In football, trick plays are like slot machines. If you fail to pull the trigger at the perfect time, you lose big. Time it just right, though, and you’re generously rewarded for your risk.
Thousands of hours in the film room translate to nothing if the opposition doesn’t know what’s coming. Trick plays can be an extreme changeup, a trap set to kill, or an attempt at a miracle. In order to complete that changeup, trap or miracle, coming up with something no team has ever done before definitely helps.
Inventive creativity, flawless execution and precise timing: the plays on this list have one, two, or all of the three characteristics needed to pull off a trick that leaves an opposing defense dumbfounded. Here are the top 10 trick plays in NFL history:
Instead of faking a pass and handing the ball off to a receiver on a reverse like the traditional Statue of Liberty play, the Pats did the opposite.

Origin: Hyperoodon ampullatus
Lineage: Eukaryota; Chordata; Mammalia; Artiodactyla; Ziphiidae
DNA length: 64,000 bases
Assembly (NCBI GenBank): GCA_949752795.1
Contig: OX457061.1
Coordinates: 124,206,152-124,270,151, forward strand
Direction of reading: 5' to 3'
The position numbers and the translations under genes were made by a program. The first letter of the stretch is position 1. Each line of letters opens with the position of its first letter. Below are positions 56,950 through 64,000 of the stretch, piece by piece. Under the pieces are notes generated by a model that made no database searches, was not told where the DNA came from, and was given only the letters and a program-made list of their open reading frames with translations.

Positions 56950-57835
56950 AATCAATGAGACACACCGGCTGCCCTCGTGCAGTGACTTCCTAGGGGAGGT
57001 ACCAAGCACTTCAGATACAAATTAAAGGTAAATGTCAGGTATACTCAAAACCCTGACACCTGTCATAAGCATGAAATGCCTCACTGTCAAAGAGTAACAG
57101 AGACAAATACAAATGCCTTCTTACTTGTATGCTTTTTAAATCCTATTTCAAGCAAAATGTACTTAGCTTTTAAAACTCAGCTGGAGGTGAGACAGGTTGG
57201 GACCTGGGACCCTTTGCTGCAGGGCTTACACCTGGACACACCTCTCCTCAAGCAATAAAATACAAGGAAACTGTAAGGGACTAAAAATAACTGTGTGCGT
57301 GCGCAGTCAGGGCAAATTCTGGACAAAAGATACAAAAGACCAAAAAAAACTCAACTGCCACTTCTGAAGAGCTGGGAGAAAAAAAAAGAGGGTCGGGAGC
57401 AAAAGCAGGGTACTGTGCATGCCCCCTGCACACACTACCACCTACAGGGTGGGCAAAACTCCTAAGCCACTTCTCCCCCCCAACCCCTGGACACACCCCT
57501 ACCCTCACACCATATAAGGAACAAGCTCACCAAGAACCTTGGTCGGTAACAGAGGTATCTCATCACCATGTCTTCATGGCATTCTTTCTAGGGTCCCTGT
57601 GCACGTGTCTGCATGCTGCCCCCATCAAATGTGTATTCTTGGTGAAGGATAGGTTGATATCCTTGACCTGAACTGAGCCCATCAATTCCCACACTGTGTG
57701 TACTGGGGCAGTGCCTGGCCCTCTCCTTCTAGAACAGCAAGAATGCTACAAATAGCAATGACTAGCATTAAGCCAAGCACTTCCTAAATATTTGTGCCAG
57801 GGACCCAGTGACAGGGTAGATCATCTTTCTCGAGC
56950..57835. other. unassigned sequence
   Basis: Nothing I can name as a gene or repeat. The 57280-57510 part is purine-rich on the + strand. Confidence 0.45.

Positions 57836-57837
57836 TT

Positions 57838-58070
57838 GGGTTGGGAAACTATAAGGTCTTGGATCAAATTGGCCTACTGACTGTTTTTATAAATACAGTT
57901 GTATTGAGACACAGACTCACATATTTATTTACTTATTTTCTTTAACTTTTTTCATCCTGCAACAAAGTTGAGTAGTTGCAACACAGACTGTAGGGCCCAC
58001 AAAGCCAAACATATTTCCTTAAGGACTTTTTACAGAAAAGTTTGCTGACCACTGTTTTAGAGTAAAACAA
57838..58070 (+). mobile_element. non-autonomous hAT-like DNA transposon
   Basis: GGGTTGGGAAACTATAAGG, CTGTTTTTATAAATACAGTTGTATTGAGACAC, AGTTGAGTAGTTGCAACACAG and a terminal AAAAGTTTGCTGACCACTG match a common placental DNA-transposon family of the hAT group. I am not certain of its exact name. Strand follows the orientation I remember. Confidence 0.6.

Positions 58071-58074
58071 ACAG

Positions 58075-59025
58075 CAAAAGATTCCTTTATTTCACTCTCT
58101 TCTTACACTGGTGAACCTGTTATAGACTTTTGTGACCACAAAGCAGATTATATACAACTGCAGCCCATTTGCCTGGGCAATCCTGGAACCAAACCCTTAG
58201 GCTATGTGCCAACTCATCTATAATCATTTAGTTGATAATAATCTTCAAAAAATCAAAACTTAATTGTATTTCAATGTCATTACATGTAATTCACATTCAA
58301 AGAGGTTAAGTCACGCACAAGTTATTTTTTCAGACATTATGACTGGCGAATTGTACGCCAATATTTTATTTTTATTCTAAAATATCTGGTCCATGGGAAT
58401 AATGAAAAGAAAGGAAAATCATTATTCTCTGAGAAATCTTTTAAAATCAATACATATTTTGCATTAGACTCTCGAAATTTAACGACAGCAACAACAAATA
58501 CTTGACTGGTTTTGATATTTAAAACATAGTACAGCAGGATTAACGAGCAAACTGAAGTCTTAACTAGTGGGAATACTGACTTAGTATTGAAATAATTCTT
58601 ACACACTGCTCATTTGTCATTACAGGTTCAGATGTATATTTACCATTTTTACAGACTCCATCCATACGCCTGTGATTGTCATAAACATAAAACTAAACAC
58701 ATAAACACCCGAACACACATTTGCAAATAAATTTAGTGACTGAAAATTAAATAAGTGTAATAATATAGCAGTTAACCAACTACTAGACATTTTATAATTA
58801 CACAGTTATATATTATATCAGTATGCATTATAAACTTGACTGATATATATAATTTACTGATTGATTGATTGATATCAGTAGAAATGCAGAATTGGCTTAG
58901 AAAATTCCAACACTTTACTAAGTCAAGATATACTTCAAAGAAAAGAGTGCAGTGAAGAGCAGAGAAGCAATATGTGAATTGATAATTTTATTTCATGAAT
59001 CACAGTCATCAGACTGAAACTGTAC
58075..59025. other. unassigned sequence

Halfback Kevin Faulk faked a direct snap while Tom Brady halfheartedly faked like the snap went over his head. Brady's Oscar-worthy acting fooled the Jags defense completely.
With his back turned to the defense for nearly a second, Brady waited until just the right time to turn around and hit Wes Welker in the back of the end zone to give New England a 21-14 lead. Jacksonville would never catch up from there.
Nailing a 53-yard field goal would've been a satisfying ending to a drive for the Washington Redskins. Pinning the Denver Broncos inside the five-yard line would've been an acceptable outcome as well. Each was a realistic outcome that Denver could've seen coming.
What the Broncos never saw headed their way was a Hunter Smith touchdown pass to Mike Sellers, who broke free off of a wheel route. Sellers had his hand down on the other side of the field and managed to get behind a baffled Broncos special teams unit.
The 2009 matchup between the two franchises ended with a 27-17 victory for Washington as the Skins rode that momentum until the clock hit zero.
The Miami Dolphins' hook and ladder in their famous 1982 playoff battle against the San Diego Chargers was one of the highlights of the game despite the final outcome. With just six seconds left on the clock, Miami perfectly executed the play, cutting San Diego's lead from 14 to seven.
The rapid change in direction caused by the pitch from Duriel Harris to Tony Nathan was too quick for the defense to react. It was all for naught, though, as the Chargers won 41-38 in overtime.